And TrAILCo offers to absorb, for some period of time, the costs that might otherwise be allocated to West Virginia as a result of the TrAILCo line. That cost was, from the beginning, a very, very small percentage of the total cost of TrAILCo’s proposed cost in simple recognition of the obvious fact that West Virginia – a net exporter of electricity – had absolutely no economic need for this transmission line. Why should West Virginia pay any of the costs of TrAILCo?

And, yes, there are other trinkets, which we will study in the days ahead. But as that analysis goes forward, we suggest that PSC Commissioners Staats and McKinney focus on the evidence submitted to them in ten days of hearings, subject to cross examination. In this regard, we note that Commissioners Staats and McKinney are now in an almost impossibly isolated situation. Both their Staff and CAD have signed off in favor of the modestly amended TrAILCo proposal. The Governor is a clear, public supporter of this proposal and its successor, PATH, which is proposed to run from Winfield, WV to New Jersey. The coal industry has organized a large display of public support for the TrAILCo proposal, currently scheduled for next week at a local hotel.

We believe this would be a good time for Commissioners Staats and McKinney to get out of town. Take a ride. It’s Spring, and West Virginia is at its best. Commissioners Staats and McKinney should drive East from Charleston, out the Midland Trail towards Lewisburg, turn up 219 and go past Marlinton to Elkins, then take 33 east past Seneca Rock, turn left at 220 and go past Petersburg to Romney. Make a hard left on 50 and come all the way back to I‐79. In the course of this little circuit, Commissioners Staats and McKinney will see all of the best of the area that is proposed to be sacrificed in the name of more “progress” from the coal industry. It will be a pretty ride.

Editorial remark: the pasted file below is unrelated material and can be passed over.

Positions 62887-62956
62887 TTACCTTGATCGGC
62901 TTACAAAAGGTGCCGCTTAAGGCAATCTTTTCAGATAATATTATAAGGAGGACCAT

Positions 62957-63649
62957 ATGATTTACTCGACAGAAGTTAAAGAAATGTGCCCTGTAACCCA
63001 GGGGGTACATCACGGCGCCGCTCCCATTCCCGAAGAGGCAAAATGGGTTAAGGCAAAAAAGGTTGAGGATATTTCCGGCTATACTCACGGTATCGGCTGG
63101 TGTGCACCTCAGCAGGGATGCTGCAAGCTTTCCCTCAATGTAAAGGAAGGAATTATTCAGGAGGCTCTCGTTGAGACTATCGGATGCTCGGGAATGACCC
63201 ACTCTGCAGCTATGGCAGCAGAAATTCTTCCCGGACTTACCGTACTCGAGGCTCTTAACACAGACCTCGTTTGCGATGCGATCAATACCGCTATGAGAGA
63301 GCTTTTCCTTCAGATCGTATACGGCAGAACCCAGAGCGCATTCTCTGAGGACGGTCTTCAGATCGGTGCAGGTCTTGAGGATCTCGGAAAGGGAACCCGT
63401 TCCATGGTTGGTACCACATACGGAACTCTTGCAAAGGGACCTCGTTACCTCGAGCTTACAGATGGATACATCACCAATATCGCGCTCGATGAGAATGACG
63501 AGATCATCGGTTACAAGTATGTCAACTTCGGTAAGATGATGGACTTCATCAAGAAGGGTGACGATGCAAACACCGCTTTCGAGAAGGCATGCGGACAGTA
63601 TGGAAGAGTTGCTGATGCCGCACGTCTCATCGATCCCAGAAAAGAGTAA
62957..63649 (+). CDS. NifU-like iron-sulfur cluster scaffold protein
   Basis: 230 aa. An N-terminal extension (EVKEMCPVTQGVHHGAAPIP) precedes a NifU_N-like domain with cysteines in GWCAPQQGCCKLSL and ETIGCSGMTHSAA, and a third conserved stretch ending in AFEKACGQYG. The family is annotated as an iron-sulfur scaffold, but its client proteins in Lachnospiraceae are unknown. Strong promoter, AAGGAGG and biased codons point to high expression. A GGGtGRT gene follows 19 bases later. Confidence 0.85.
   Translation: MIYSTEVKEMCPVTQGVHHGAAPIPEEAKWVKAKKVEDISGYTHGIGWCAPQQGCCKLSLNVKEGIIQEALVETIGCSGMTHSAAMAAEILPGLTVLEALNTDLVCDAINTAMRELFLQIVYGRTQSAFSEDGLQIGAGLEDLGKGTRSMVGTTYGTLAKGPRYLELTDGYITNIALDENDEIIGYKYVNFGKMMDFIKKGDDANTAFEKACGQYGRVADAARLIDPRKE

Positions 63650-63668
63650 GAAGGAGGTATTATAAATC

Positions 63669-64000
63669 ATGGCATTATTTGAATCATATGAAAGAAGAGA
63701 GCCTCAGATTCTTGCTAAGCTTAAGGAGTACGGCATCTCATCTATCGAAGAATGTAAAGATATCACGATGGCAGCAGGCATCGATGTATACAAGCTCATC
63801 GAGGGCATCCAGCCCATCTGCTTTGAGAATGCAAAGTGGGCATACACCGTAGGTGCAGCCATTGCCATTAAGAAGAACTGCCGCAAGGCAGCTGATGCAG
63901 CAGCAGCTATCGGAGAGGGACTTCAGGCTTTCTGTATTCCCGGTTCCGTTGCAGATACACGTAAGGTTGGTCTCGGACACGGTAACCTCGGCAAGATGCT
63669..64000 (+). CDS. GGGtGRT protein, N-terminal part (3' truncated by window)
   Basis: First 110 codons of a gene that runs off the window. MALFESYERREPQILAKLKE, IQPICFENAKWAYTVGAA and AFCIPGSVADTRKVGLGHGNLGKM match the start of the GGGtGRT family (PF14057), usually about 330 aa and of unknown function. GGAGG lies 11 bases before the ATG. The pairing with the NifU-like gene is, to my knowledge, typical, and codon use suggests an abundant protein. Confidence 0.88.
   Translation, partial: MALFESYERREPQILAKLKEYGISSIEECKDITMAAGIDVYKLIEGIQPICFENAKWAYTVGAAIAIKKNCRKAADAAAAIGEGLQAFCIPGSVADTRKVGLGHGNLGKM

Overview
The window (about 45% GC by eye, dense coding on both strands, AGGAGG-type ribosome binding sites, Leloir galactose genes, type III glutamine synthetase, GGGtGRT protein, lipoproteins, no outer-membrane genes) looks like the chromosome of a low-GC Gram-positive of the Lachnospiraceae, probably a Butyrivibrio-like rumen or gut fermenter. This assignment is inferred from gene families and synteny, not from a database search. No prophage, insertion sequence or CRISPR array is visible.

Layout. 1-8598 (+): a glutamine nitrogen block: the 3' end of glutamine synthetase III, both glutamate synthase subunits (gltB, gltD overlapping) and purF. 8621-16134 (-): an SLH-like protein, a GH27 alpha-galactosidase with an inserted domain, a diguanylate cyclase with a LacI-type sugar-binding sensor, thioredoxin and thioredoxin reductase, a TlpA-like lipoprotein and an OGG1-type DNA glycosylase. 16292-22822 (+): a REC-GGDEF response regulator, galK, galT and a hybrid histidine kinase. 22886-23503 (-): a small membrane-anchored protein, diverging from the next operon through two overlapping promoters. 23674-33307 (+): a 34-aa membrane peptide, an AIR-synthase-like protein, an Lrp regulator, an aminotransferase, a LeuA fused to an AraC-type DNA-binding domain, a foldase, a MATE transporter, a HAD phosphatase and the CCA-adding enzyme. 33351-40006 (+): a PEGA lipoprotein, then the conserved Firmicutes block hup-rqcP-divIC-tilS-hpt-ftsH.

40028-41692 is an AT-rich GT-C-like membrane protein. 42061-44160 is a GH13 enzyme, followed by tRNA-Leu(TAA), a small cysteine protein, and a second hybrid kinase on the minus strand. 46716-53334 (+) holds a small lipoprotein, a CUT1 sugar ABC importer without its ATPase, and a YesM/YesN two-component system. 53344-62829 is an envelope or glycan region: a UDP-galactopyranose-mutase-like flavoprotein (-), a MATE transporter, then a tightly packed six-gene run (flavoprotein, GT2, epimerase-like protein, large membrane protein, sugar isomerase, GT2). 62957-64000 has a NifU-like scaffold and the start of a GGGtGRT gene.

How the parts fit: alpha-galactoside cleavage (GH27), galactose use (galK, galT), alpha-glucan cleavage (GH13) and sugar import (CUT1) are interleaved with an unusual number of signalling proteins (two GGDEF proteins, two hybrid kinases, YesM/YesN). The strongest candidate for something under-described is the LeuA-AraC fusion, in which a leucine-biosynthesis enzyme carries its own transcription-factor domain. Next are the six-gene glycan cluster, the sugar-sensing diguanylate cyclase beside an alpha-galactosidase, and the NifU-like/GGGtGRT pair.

But on their way home, we suggest that Commissioners Staats and McKinney come down I‐79, get on I‐77 headed south, and go right past Exit 99 that would let them off near the PSC. They should stay on I‐77 for another 20 miles past Charleston to exit 79 for Cabin Creek. They should follow Cabin Creek Road past Leewood and Red Warrior down to Kayford Mountain Road, where they should drive to the top of Kayford Mountain. At the top of that mountain they will have a different vista. They will not look out on the beauty of the Eastern Panhandle.